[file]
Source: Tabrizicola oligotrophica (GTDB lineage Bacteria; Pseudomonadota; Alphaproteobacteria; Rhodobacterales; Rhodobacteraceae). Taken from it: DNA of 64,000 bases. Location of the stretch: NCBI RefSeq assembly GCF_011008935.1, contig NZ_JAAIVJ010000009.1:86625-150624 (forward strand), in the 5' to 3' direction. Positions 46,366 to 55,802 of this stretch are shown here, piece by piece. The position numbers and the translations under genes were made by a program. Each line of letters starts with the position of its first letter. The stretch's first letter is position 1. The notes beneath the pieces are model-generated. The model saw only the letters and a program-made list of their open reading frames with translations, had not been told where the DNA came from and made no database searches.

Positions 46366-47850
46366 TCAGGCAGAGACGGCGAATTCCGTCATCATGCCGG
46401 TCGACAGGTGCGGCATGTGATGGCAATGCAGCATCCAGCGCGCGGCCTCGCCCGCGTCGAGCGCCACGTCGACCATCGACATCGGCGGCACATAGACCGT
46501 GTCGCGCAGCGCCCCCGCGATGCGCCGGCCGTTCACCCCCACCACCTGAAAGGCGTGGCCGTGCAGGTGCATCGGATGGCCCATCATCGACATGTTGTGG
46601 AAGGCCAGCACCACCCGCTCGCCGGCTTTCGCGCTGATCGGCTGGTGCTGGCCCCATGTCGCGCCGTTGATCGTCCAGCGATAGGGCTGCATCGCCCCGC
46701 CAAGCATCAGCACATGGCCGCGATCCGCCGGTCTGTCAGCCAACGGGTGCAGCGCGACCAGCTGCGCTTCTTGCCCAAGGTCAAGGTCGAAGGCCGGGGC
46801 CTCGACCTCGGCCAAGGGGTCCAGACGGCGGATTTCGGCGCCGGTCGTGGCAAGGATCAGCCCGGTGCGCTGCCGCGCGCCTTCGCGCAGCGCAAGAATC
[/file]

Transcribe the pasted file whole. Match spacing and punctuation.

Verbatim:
Source: Tabrizicola oligotrophica (GTDB lineage Bacteria; Pseudomonadota; Alphaproteobacteria; Rhodobacterales; Rhodobacteraceae). Taken from it: DNA of 64,000 bases. Location of the stretch: NCBI RefSeq assembly GCF_011008935.1, contig NZ_JAAIVJ010000009.1:86625-150624 (forward strand), in the 5' to 3' direction. Positions 46,366 to 55,802 of this stretch are shown here, piece by piece. The position numbers and the translations under genes were made by a program. Each line of letters starts with the position of its first letter. The stretch's first letter is position 1. The notes beneath the pieces are model-generated. The model saw only the letters and a program-made list of their open reading frames with translations, had not been told where the DNA came from and made no database searches.

Positions 46366-47850
46366 TCAGGCAGAGACGGCGAATTCCGTCATCATGCCGG
46401 TCGACAGGTGCGGCATGTGATGGCAATGCAGCATCCAGCGCGCGGCCTCGCCCGCGTCGAGCGCCACGTCGACCATCGACATCGGCGGCACATAGACCGT
46501 GTCGCGCAGCGCCCCCGCGATGCGCCGGCCGTTCACCCCCACCACCTGAAAGGCGTGGCCGTGCAGGTGCATCGGATGGCCCATCATCGACATGTTGTGG
46601 AAGGCCAGCACCACCCGCTCGCCGGCTTTCGCGCTGATCGGCTGGTGCTGGCCCCATGTCGCGCCGTTGATCGTCCAGCGATAGGGCTGCATCGCCCCGC
46701 CAAGCATCAGCACATGGCCGCGATCCGCCGGTCTGTCAGCCAACGGGTGCAGCGCGACCAGCTGCGCTTCTTGCCCAAGGTCAAGGTCGAAGGCCGGGGC
46801 CTCGACCTCGGCCAAGGGGTCCAGACGGCGGATTTCGGCGCCGGTCGTGGCAAGGATCAGCCCGGTGCGCTGCCGCGCGCCTTCGCGCAGCGCAAGAATC